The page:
10.0 mm. 10.0 mm. 10.3 mm. 11.0 mm. 11.0mm. 11.0 mm. 11.5 mm. 13.5 mm. 13.Smm. 13.0 mm. 13.0 mm. 13.0 mm.




80 days. .


32 days..


Icon. Physiol., 28. Dr. Brumm, Detroit. Anat. mensch. Embryonen. Dr. Gushing, Baltimore. Anat. mensch. Embryonen. Anat. mensch. Embryonen. Anat. mensch. Embryonen. Anat. mensch. Embryonen. Anat. mensch. Embryonen. Dr. C. 0. Miller. Baltimore. Anat. mensch. Embryonen. Anat. mensch. Embryonen, 9,



No T.YXYVni



30 X 28 X 15 mm . .



3 4


35 X 35 mm

No CIX

30 X 30 mm


5.0 X 4.5 mm


30 X 37 mm

30 X 35 mm


61 days. .


33 days..



6


His (\('Vn 1



His rUff 1


5.5 X 4.5 mm

6 0X5 mm . ...


30 X 37 mm


8


His (SI.)

His {W\ )


30 X 27 mm



5.0 X 4.5


40 X 32 mm


No. XXXV

His CM 2)



37 days.. 04 days.. 03 days. .


37 days. . 36 days.. 35 days. .



11


12


His (Br. 3)


6.0 X 4.5 mm


35 X 38 mm


4.




11.0 mm.


5.3 X4.6 X 4.5 mm.. .


33 X 27 :-- 15 mm...



34.0 days.


Table VI. — Embryos Over Five Weeks Old.


His (Dr. 1) .. His (S. 3) ... His (Lhs.)...

No. CVI

No. XVH .... No. XLII .... No. CXLIV . .

No. V

No. XXV III . No. LXXXI. . No. XCIV ... No. XXII....

Minot

His

No. LVII .... His (Wt.) ... No. LXXII .. No. XXVII . . His (Lp.).... No. XXXI ...

No. VI

No. cxxvir . No. CXXVIII No. CXVIII. . His. (Dr. 2 1.. No. XCIX . , . No. XLV .... No. XXVI ...

Minot

No. LXXIX . No. OXXIX .. No. GXLV...

No. Lll

No. XGVI . . . No. XGV ....

No. CV

No. XXX. .. No. Wl\ .... No. XI.IX ...

XXIII ...

XXXIV,.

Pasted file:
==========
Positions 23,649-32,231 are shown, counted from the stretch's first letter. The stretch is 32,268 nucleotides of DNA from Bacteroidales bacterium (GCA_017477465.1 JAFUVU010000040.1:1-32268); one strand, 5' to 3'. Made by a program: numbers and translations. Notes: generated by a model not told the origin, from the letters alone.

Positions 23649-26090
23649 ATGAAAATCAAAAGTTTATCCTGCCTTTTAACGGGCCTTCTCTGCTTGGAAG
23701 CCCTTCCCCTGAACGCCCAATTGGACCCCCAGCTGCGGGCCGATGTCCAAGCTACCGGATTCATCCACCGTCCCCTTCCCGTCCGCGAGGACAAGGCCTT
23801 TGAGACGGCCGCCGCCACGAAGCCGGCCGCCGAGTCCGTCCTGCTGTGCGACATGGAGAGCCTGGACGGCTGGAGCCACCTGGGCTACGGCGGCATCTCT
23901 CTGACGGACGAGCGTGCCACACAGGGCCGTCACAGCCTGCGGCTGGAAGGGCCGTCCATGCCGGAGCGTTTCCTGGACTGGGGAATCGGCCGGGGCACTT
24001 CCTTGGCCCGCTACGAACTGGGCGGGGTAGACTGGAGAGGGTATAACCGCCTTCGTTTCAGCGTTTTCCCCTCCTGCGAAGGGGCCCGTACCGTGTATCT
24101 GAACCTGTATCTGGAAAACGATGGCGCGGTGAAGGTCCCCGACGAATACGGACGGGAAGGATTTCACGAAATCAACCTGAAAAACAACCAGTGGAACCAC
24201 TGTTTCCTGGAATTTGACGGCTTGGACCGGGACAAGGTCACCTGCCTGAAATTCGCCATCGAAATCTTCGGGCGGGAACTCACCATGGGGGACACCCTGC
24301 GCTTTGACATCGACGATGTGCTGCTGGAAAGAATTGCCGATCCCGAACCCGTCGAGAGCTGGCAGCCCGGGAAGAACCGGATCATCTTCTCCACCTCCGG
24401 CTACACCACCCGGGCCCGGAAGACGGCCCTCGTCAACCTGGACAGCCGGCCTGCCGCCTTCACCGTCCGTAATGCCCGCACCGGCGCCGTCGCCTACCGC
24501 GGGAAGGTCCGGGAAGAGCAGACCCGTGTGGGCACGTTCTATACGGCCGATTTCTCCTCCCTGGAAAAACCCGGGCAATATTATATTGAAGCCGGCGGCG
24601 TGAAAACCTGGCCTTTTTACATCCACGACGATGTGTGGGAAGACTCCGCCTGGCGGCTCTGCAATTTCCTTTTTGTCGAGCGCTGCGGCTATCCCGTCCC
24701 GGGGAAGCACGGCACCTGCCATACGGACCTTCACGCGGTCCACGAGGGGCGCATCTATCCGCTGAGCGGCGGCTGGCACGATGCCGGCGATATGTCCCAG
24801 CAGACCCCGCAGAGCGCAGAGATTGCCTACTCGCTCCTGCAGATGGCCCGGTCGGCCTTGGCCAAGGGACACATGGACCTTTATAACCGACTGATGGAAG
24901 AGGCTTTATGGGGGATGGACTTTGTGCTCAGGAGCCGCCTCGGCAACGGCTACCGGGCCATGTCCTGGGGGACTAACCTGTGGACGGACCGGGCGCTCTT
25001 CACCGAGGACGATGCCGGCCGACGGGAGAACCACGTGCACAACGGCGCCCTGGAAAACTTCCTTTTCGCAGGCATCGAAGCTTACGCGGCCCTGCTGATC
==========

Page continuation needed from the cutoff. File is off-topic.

CXLVl ..

GXVII ..

GXXXVIl

CXLIX. No. XCV'III. .\'o. XLVI ..

I 'XXI ..


No. No. No. No. No. No.


No.


Length

of embryo.


15.0 15.0 17.0 17.0 18.0 18.0 18.0 18.5 19.0 30.0 20.0 20.0 33.0 33.0 33.0 23.0 33.0 23.0

».o 24.0

.'4.l) 24.0 .24.11 25.0 ,35.0 37.0 38.0 1 30.0 t 33.0 1 32.0! 33.0 1 33.0 1 33.0] 44.01 4i;.0l 48.0 I tlll.Ol 70.0 r 70.01 70.0 1 811.01 95.0 I 100.0 I 112.1)1

l.ai.ii KiO.O 135.0 210.0


nmi. mm. mm. mm.

mm. mm. min. mm. mm. mm. mm. mm. mm. mm. Mini, mm.


mm mm imn mm mm


mm mm mm


Dimensions ol umbilical vesicle.


0.0 ?< 5.5 mm . . 5.5 4.5 mm . .


Dimensions of ovum.


X 40

X 28


mm. mm.


X 30 ram. X30 X30 X 30 X 55 X40 X30


X20


X30 mm. X 20 > 35 X 30 X30


mm. una


mm irim mm. mm


mm X .50 X 30 mm. X50 X30

X 45 ■■ 40


mm. mm.


mm.. X30i


X 40. mm. .


mm . ■, 3ii 1


I X .50 )X30


X 40 X15


40

OR ,.; 50 X .50 11


mm mm.





51 days. 54 days.


47 dLiys.


■53 days. 50 days.


00 days. 77 days, 84 days, 76 days, 94 days.


Probable age.


I days


75davs, 08 days, 91 days, 05 days, 78 days.


84 days, 83 days, 83 days, 77 da\s, 90 days, 05 days.


da,\s


104 dm 115 days, 101 days, 127 davs. 1,25 days, 125 days, 143 days, 190 days.


References, or from whom obtained.